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Fraud advisory: Beware of work-from-home scams

October 27, 2010 - Brandon Twp.- In the current economy, help wanted ads aren't what they used to be. But despite the scarcity of traditional employment, work-at-home opportunities seem to abound.


Police are warning job-seekers, as well as persons who may already be employed, to not get caught up in work-from-home scams.

The Oakland County Sheriff's Office has issued a fraud advisory regarding work-from-home scams, in which victims are often recruited by cyber criminals through newspaper or online ads, e-mails or social networking sites, told that they can process rebates or payments, for example.

Once hired, the new employee is asked to provide his or her bank account information to the "employer" to establish a new account. Funds are then deposited into the account that the employee is instructed to wire to a third, often international, account. The employee is also told to deduct a percentage of the wired amount as commission. Instead of processing the rebates or payments, the individual is actually participating in a criminal activity by laundering stolen funds through his or her own account or a newly established account.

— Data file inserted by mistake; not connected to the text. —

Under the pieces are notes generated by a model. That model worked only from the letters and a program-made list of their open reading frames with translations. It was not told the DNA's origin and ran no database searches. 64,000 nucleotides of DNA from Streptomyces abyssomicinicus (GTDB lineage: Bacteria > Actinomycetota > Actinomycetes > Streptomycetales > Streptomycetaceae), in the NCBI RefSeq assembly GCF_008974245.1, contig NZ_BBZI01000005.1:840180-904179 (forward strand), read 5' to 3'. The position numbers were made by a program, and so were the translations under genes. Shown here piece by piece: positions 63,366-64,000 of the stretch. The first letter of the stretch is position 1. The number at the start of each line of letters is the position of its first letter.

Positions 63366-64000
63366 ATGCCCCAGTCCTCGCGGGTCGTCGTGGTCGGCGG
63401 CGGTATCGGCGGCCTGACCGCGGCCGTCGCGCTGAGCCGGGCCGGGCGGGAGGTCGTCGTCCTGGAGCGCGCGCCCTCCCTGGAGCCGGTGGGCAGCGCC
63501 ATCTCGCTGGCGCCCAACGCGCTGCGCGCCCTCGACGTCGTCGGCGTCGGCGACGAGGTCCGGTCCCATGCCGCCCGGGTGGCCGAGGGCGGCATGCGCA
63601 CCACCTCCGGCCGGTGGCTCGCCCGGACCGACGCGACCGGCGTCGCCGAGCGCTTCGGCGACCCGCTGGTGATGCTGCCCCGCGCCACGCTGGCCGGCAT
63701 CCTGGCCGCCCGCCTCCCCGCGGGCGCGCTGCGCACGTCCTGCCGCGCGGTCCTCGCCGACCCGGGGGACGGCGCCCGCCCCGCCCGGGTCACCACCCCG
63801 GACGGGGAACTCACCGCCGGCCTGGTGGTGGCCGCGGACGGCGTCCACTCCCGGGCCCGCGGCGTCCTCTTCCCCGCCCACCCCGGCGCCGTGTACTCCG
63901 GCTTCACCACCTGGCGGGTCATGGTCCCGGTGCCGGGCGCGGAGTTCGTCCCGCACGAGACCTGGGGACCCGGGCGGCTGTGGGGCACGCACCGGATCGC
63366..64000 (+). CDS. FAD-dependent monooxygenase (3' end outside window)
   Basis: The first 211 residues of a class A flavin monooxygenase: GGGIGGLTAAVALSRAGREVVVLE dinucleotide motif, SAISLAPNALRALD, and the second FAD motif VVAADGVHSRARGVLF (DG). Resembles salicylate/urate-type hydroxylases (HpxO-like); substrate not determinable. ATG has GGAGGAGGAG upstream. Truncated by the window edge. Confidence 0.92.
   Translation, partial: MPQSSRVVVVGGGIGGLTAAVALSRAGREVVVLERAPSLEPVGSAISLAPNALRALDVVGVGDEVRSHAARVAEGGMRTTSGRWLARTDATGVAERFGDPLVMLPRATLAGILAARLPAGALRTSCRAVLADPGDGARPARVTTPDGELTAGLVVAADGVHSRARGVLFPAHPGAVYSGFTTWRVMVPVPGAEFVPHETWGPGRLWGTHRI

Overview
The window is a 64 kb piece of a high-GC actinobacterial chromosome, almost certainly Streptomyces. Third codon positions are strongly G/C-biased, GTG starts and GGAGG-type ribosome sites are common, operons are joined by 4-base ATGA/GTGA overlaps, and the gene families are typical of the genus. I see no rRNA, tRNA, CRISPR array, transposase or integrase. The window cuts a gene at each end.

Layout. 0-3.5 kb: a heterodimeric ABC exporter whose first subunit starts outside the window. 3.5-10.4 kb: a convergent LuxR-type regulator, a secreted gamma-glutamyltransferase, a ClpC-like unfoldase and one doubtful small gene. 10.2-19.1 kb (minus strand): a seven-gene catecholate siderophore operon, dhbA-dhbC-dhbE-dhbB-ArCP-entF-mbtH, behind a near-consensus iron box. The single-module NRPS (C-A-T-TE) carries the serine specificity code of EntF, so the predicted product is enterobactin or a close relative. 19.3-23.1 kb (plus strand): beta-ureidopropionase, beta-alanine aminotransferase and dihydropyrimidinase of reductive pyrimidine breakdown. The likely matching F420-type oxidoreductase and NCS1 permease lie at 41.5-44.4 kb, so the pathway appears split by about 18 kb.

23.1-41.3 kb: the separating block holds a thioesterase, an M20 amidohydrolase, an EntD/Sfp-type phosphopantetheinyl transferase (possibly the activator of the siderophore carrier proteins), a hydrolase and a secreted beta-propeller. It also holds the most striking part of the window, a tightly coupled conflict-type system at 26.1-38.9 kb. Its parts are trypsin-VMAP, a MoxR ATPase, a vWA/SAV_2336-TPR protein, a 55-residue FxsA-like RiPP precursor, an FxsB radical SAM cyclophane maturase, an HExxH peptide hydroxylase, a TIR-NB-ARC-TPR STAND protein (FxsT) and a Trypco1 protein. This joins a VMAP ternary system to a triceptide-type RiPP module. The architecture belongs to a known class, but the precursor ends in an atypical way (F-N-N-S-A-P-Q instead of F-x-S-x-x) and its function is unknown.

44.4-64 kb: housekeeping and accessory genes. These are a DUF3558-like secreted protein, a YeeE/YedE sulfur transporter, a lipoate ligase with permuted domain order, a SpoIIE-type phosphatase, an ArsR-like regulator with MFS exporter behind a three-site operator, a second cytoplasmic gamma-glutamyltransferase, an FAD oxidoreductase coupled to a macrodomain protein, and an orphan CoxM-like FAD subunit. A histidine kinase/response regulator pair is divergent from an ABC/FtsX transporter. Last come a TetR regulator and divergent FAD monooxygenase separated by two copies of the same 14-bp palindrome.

In February 2010, the U.S. Federal Trade Commission coordinated with state law enforcement officials and other federal agencies to announce a crack down on job and work-from-home fraud schemes that have increased due to the economic downturn. Knowing and unknowing participants in these schemes can be prosecuted.

According to police, to protect yourself from such schemes, research legitimacy of companies through the Better Business Bureau (for U.S. companies) at www.bbb.org or WHOIS/Domain Tools (for international companies) before agreeing to work for them and/or providing personal or account information.

TrustedSource.org can help consumers identify companies that may be maliciously sending spam based on the volume of e-mail sent from their Internet protocol addresses.

Never pay for the privilege of working for an employer and be suspicious of oportunities that require you to pay for things up front, such as supplies.

Never give bank account details to anyone unless you know and trust them.

If you think you may be a victim of a work-from-home scam, contact your financial institution immediately and report suspicious work-from-home offers to the Internet Crime Complaint Center at http://www.ic3.gov/default.aspx.

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